OPENING SPEECH BY KATALIN GELLER:
AIR/HMC, Balatonfured/Budapest, International Artists Residencies exhibition at
Hungarian Museum of Trade and Tourism
August 3 - September 13
When Beata Szechy's founded the Hungarian Multicultural Center in 1990, her goals were fostering culture, personal connections, and art related exchanges. At the beginning mostly American artists participated at the residencies. Now artists from all over from the world come to work here for few weeks and exhibit their art. This particular exhibition is unusual, as the artists think similarly but execute their work differently. Almost all the artists’ subjects link to the their travels or Budapest. We can feel the temporary feeling, living somewhere else for a time, a shaper view of the new.
John Shadeck using a homemade, pinhole (lensless) camera, created these images to depict the general area of each of the eleven stations on the M1 (yellow) metro line, the oldest underground railway on the European continent. These photographs are negative, reversed images exposed directly onto light-sensitive paper in the camera. No film was used.
Dolie Thompson’s photographs were taken in Varosliget. Her black and white photographs are filtered and soften the sunlight, creating a much more beautiful environment, emphasizing oppositions such as soft and sharp.
Amanda Meeks arrived from Chicago. She is interested in relationships and memories of her day-to-day, pursuits of connecting with those around her, communication, and interactions with others past and present. Her work is meant to provide viewers and participants with a sense of a very intimate conversation. For example, she drew a Yellow Fiat 500 car and wanted to meet with the car owner, but did not succeed. So she wrote a letter to him and put it under the wiper telling him if he comes to the opening he will get the drawing. Also, she has created a sound piece during her stay. “In One Day”, uses sounds that in the gallery setting evoke just a memory and could be understood as disappeared voices.
Emily DiCarlo from Toronto was inspired by time. “The Temporal Visitor” is an installation comprised of a number of performance-based photographs and objects.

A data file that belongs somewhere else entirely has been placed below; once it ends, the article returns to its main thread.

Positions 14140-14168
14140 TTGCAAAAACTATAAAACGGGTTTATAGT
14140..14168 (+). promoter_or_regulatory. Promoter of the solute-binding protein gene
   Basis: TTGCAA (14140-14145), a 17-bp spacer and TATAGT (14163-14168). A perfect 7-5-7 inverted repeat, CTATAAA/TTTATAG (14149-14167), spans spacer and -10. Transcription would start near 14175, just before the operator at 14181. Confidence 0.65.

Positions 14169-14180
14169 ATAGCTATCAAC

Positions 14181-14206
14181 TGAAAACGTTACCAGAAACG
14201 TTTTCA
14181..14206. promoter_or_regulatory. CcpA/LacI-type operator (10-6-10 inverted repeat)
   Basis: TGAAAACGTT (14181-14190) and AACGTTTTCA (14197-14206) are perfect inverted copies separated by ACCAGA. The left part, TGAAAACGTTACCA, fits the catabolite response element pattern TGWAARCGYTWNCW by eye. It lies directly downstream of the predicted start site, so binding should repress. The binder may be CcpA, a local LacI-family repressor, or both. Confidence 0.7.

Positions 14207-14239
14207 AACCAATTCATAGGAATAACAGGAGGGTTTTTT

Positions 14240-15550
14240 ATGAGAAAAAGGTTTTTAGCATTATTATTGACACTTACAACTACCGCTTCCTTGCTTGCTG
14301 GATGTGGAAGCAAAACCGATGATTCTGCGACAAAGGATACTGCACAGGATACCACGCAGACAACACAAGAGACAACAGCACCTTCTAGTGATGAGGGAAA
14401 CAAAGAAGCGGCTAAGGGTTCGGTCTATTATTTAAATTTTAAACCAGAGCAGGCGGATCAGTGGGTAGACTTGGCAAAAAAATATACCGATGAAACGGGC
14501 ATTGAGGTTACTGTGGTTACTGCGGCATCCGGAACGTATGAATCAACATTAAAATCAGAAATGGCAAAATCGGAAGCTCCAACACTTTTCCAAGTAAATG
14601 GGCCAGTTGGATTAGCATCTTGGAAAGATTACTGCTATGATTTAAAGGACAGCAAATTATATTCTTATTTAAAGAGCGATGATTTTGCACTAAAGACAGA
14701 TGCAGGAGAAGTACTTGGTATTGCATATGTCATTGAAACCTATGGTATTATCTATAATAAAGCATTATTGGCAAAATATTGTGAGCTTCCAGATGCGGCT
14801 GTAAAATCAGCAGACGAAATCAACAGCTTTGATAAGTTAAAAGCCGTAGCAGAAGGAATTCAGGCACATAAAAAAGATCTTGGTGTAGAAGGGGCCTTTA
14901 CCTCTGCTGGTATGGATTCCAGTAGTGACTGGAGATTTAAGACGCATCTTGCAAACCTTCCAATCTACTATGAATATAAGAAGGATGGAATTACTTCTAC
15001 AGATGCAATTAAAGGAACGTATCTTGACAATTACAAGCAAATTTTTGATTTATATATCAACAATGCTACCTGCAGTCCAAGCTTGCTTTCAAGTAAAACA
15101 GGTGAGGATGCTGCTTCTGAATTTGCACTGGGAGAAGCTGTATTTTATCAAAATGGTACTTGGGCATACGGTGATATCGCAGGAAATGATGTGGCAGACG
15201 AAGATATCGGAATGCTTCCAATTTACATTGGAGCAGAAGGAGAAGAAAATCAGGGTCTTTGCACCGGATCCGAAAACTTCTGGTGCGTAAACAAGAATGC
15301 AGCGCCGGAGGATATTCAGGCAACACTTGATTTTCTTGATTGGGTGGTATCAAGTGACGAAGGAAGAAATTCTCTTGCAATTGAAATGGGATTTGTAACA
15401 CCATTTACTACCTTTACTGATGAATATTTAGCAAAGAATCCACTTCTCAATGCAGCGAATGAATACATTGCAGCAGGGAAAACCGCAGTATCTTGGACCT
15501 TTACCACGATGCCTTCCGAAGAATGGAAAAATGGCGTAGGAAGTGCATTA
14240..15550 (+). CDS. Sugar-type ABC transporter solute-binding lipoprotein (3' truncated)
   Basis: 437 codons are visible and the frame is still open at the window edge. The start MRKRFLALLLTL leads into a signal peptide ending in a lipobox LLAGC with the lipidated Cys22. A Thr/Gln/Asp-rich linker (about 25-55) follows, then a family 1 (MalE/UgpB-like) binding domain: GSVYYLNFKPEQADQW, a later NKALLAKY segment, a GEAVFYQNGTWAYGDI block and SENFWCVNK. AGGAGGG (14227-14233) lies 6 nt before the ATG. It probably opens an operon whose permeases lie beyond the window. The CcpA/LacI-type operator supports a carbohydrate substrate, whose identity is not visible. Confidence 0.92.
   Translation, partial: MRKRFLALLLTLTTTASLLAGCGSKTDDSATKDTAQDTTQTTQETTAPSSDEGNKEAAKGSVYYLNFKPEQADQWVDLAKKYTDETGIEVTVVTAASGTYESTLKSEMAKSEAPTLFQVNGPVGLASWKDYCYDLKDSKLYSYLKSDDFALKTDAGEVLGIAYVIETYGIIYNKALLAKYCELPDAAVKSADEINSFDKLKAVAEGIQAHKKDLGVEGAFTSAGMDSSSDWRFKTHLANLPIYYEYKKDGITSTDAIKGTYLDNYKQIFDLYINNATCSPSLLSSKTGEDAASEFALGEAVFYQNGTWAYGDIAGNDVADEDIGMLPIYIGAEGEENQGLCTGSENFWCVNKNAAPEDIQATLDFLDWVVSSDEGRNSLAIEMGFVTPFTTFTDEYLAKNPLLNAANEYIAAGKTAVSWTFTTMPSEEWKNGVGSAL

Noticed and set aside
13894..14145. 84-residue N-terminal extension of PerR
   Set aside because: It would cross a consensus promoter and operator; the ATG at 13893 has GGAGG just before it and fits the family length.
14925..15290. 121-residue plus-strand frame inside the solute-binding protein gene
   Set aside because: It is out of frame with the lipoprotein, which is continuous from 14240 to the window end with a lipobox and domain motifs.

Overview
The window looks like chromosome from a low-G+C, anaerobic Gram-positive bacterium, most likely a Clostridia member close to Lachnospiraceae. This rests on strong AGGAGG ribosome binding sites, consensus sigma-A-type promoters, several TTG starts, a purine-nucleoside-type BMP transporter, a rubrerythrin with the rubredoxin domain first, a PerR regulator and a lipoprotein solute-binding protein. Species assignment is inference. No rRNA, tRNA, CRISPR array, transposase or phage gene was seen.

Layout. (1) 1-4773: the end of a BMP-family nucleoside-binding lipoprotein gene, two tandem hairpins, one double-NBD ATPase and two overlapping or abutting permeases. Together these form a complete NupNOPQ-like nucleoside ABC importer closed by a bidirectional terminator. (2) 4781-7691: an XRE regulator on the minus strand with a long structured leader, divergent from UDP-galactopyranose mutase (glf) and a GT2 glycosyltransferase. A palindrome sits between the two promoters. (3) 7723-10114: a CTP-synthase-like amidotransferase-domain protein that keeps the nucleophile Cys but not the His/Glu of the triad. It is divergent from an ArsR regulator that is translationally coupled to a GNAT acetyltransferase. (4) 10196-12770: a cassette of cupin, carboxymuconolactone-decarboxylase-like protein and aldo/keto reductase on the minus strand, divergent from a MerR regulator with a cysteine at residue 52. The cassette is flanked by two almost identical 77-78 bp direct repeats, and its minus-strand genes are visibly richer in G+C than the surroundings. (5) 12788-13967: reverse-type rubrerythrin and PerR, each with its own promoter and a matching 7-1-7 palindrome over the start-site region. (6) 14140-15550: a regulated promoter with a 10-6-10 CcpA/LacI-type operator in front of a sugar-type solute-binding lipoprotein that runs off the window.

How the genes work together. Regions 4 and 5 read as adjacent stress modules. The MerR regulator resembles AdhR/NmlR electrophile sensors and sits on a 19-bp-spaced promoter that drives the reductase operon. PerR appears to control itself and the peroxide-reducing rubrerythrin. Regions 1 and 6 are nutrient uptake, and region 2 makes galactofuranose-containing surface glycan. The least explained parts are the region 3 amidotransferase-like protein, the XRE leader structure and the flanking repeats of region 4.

“Eleven Minutes Less” is a marker of time, expressed through the daily accumulation of cigarette butts. Contrasted with “Eleven Minutes Less” is her hand, or the “life line". Walking in Budapest, she searched out the public clocks which represent the “universal time” that is meant to unite the public and also disperse a common understanding of time.
Jessica L. Smith’s jars are a celebration of smallness. She derived this concept from Budapest secessionist architecture, which is decaying over time just like our memories, buildings, bodies, and civilizations.
Douglas Gast calls himself an artist/cartographer. “The 30 Days of New Life Project” is a series of performances, each of which results in a new map. Last year he spent 30 days in Berlin with a similar project. Each point included on the map is of personal, artistic, historical or cultural interest. He does not control what gets included in the map, rather, local residents make suggestions and it is their suggestions that ultimately build it.
Jeanne Dunn created a "map" as she printed on canvas an element from the Liszt Ferenc Square, composed of part of tree trunks with circle-shaped surroundings with stones and divided by a man made sculpture.
Eveline Kotai uses a combination of sections of paintings from Australia and Hungary, cutting, sewing, and created a textural series, entitled “Mirage 1, 2, 3”.
Sarah Pedlow's "What’s Wrong With This Picture?" is a self-portrait. Hungarian folk art and embroidery inspired her work in Budapest. She has braided her hair and wrapped it with ribbons. "Raday utca, 05.24.09" is a photograph and chain stitch used in Kalotaszeg embroidery which she stretched out to suggest a network in the sky linking to architecture and referring to the cultural district in Budapest.
Amy Sacksteder arrived from Michigan. Her island paintings refer to the last moments of Amelia Earhart's life during the final flight before she was lost.
Michael Hilsman is an international traveler whose work deals with both the tragedy and the beauty of the human condition, and is influenced by such topical subjects as politics and religion.
Hsu Chiung Wen, an artist from Taiwan, created objects from artificial flowers, "The Flower Named Ever", reminds me of Huysman’s essay, where the main character likes the artificial flowers rather than the real ones...
Please look around and enjoy the exhibition. Katalin Geller opening speech 08/03/09